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AAA Finds Pedestrian Detection Systems Ineffective

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After the automotive agency AAA conducted a study on four popular models of vehicles, they found that the automatic braking systems on many of them are ineffective. Specifically, the automated pedestrian detection systems that are supposed to keep those on foot safer, simply, do not. 

During the study, AAA put the Chevy Malibu, the Honda Accord, the Tesla Model 3, and the Toyota Camry to the test. All of these models were released in 2019. It was found that in all four vehicles, the pedestrian detection systems largely failed. All of them were rendered by AAA completely ineffective at night, while they also had a challenging time detecting children. 

Even under the best conditions — which were during the day and with the vehicles traveling only 20 miles per hour — these automated systems were only effective 40 percent of the time. When tested using the real-life conditions of a pedestrian crossing the street while a vehicle is turning right, the vehicles struck the pedestrian every time. 

When vehicles increased their speed to 30 miles per hour, the pedestrian detection systems also struck the pedestrians more times than they did not. Even when approaching a child that ran out in front of the vehicles from between two parked cars, the child was still stuck 89 percent of the time even though the vehicles during this phase of the test were still only traveling at 20 miles per hour.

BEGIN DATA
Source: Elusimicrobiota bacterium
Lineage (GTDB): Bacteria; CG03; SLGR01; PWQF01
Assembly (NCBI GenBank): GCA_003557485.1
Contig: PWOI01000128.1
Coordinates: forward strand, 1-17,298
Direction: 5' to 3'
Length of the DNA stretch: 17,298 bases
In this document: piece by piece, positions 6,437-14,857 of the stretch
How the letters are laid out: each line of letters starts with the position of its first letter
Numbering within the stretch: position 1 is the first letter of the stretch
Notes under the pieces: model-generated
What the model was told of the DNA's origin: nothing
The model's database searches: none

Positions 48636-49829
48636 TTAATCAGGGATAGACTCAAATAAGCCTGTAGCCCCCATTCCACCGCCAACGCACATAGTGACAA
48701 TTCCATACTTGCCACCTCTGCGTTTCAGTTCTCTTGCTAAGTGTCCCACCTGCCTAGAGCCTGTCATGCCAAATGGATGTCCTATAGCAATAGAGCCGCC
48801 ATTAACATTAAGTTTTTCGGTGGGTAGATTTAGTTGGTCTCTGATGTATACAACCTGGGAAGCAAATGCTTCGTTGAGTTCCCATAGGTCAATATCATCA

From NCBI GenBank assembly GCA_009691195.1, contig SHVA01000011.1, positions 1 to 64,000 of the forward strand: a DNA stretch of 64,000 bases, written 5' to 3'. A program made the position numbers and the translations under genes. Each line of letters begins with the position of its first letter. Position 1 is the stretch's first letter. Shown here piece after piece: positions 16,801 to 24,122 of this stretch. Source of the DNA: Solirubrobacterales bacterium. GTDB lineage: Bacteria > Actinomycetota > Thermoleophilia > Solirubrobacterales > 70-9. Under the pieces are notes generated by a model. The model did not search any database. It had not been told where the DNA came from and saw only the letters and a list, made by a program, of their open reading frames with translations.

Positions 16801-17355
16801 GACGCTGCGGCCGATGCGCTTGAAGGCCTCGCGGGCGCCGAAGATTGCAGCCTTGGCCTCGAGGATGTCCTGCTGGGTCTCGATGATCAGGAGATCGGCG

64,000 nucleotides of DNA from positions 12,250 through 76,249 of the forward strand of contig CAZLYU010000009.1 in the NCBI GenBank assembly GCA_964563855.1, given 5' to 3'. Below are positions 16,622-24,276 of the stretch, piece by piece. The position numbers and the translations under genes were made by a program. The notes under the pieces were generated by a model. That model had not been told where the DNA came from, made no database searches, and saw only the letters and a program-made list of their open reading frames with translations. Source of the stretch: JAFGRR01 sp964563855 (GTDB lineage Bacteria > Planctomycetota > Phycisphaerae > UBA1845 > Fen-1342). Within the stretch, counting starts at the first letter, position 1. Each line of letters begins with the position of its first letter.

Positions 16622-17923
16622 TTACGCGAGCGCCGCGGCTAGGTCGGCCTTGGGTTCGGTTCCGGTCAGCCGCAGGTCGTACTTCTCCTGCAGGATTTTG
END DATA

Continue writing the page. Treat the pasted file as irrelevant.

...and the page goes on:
“This recent study just shows how important it is for both motorists and pedestrians to remain diligent at all times when they are on the roads,” says Attorney Larry Nussbaum. “Automated systems may provide a convenient backup that can help keep pedestrians even safer, but drivers must remember they are the first line of defense between their vehicle and other people. Likewise, pedestrians must also remember that they have legal obligations as well, and be sure to live up to those.” 

AAA has stated that they are not trying to take automated systems out of the automotive industry. They are only trying to increase consumers’ awareness about the automatic safety features being included in more vehicles today, and show manufacturers where there is room for improvement. Clearly, the results of this recent study shows that there is a definitive need for both.